disbursement scheme was uncovered the most quickly, with a median duration of 13 months. In contrast, payroll, check
tampering, financial statement fraud, expense reimbursements, and billing schemes all lasted a median of two years
before being detected.

Figure 19: Median Duration of Fraud Based on Scheme Type


24
24

Payroll

24

SCHEME TYPE

Check Tampering
Financial Statement Fraud

24
24
24

Expense Reimbursements

24
24
24

Billing

24
24
24

Skimming

18
18

Corruption

18
18
18
15

Cash on Hand
Non-Cash

10

24
20

19

2016
2014

13
12

30

15

12
12

Register Disbursements

18

26

22

18

Cash Larceny

36

2012

14

15

20

25

30

M E D I A N M O N T H S TO D E T E C T I O N

18

REPORT TO THE NATIONS ON OCCUPATIONAL FRAUD AND ABUSE

35

40

How Occupational Fraud Is Committed


Concealment of Fraud Schemes
For the first time in this study, we asked survey respondents what steps the fraudsters took to conceal their schemes.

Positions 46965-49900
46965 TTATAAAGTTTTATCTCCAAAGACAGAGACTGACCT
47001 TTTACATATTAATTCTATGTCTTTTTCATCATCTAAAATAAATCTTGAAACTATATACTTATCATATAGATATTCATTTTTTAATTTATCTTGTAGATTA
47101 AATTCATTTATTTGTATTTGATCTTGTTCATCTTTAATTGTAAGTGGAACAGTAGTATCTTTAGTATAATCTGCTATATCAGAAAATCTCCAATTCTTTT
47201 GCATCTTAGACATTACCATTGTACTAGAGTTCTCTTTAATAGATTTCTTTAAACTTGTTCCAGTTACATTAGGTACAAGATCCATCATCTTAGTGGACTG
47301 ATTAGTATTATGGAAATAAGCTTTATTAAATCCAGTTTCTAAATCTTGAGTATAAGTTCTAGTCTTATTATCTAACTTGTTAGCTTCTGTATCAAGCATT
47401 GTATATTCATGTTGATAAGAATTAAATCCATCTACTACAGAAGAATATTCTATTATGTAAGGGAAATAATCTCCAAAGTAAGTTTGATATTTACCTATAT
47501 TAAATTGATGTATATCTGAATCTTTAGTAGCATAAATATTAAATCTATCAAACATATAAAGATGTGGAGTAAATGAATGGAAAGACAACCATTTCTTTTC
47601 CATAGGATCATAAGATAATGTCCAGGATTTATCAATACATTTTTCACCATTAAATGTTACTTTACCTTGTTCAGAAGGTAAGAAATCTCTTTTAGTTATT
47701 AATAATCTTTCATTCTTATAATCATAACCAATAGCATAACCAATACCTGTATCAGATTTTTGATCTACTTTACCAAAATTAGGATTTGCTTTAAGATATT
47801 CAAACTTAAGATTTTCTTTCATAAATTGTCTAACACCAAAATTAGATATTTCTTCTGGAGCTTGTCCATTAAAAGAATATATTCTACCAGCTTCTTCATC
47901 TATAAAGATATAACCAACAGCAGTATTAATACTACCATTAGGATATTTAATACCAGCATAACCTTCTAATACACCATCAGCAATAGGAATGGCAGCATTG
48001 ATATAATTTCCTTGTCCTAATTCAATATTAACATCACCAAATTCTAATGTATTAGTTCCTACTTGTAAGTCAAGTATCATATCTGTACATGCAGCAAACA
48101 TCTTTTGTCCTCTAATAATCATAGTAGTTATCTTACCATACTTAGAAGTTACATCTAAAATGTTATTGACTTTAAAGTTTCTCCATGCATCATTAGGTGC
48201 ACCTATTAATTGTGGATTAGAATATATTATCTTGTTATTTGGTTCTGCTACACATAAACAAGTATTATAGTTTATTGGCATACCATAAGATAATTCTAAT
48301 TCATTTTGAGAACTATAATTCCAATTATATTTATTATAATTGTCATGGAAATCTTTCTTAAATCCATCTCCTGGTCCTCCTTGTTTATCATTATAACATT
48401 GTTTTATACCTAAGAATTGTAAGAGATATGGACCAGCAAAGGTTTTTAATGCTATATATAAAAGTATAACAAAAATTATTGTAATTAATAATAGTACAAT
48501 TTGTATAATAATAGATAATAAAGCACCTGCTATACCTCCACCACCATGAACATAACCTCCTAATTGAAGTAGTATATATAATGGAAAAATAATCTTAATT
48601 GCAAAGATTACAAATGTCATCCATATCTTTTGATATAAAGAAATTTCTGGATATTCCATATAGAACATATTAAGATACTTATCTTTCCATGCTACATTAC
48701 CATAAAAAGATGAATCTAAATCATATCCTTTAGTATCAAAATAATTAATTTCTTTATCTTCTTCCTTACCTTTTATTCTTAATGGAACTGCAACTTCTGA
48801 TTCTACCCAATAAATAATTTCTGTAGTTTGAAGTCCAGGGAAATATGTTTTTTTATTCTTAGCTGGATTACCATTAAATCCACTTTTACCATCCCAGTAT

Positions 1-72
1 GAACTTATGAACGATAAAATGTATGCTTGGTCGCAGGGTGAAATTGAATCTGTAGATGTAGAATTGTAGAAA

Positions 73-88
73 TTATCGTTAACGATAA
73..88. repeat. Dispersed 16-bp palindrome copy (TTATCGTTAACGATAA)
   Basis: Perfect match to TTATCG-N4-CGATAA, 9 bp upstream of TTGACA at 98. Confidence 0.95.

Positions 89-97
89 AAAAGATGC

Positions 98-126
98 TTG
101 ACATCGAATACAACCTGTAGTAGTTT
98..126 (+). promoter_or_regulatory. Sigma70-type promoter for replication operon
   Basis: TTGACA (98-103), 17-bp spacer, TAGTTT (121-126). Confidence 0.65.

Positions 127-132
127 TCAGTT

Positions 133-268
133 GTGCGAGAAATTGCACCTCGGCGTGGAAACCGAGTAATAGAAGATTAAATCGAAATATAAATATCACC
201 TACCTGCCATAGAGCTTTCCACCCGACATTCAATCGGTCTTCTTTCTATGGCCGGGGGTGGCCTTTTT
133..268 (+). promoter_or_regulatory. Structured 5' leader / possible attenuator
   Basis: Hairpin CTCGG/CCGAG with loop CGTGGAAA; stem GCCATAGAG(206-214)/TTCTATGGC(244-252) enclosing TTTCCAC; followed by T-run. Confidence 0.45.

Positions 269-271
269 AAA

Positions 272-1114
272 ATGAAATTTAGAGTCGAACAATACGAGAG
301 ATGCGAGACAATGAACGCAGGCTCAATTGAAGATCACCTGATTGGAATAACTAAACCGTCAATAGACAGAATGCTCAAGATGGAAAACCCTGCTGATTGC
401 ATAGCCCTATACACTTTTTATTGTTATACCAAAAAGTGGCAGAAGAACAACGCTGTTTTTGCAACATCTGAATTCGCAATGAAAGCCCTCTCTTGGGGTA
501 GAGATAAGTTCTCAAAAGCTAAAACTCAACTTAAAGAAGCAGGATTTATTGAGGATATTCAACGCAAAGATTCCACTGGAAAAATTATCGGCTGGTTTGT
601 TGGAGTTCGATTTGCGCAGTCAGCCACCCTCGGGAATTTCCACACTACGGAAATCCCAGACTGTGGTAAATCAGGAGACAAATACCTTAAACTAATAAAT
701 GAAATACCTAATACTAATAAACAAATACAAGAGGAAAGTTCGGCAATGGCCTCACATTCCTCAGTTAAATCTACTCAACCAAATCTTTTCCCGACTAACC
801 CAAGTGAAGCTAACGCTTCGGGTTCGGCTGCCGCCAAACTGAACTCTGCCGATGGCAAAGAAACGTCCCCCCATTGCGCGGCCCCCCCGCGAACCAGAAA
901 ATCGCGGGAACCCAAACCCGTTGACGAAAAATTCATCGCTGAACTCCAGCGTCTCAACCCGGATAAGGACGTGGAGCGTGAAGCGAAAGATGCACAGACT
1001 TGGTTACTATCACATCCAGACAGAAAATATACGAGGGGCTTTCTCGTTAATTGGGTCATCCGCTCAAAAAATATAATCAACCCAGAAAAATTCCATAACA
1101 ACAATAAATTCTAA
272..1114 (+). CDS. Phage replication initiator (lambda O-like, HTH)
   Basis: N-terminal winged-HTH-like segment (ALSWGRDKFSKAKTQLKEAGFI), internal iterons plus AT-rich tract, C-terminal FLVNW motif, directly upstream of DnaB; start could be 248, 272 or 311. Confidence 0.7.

Interestingly, the frequency of various concealment methods did not vary much based on the type of fraud perpetrated.
Creating and altering physical documents were the most common concealment methods for all three categories,
though the creation of fraudulent documents was slightly more common in corruption cases. Additionally, we found
that the vast majority of fraudsters proactively attempted to conceal their schemes; only 5.5% of respondents noted
that the perpetrator did not take any steps to hide the fraud.

Figure 20: Concealment Method by Scheme Type


Created Fraudulent
Physical Documents

52.9%
50.7%
52.9%
52.9%
49.3%

Altered Physical Documents


Altered Transactions in
the Accounting System

42.2%
36.4%
37.9%

Created Fraudulent Transactions


in the Accounting System

38.4%

39.8%
42.9%

CONCEALMENT METHOD

Destroyed Physical Documents

29.2%

Altered Electronic
Documents or Files

32.8%
30.7%
32.4%

Created Fraudulent
Journal Entries

30.3%
27.9%
30.6%

Altered Account Balances in


the Accounting System

29.5%
30.7%
31.5%

Altered Account
Reconciliations

27.0%
25.7%
24.2%

Deleted Electronic
Documents or Files

24.2%
24.3%
22.8%

Deleted Transactions in
the Accounting System

18.9%
20.0%
17.4%
16.8%
17.9%
16.9%

Altered Journal Entries

0%

Asset
Misappropriation

11.9%
12.9%
11.9%

Deleted Journal Entries

No Concealment Method

37.7%
35.0%

36.1%
30.0%
33.8%

Created Fraudulent Electronic


Documents or Files

Other

60.7%

Corruption

9.0%
12.1%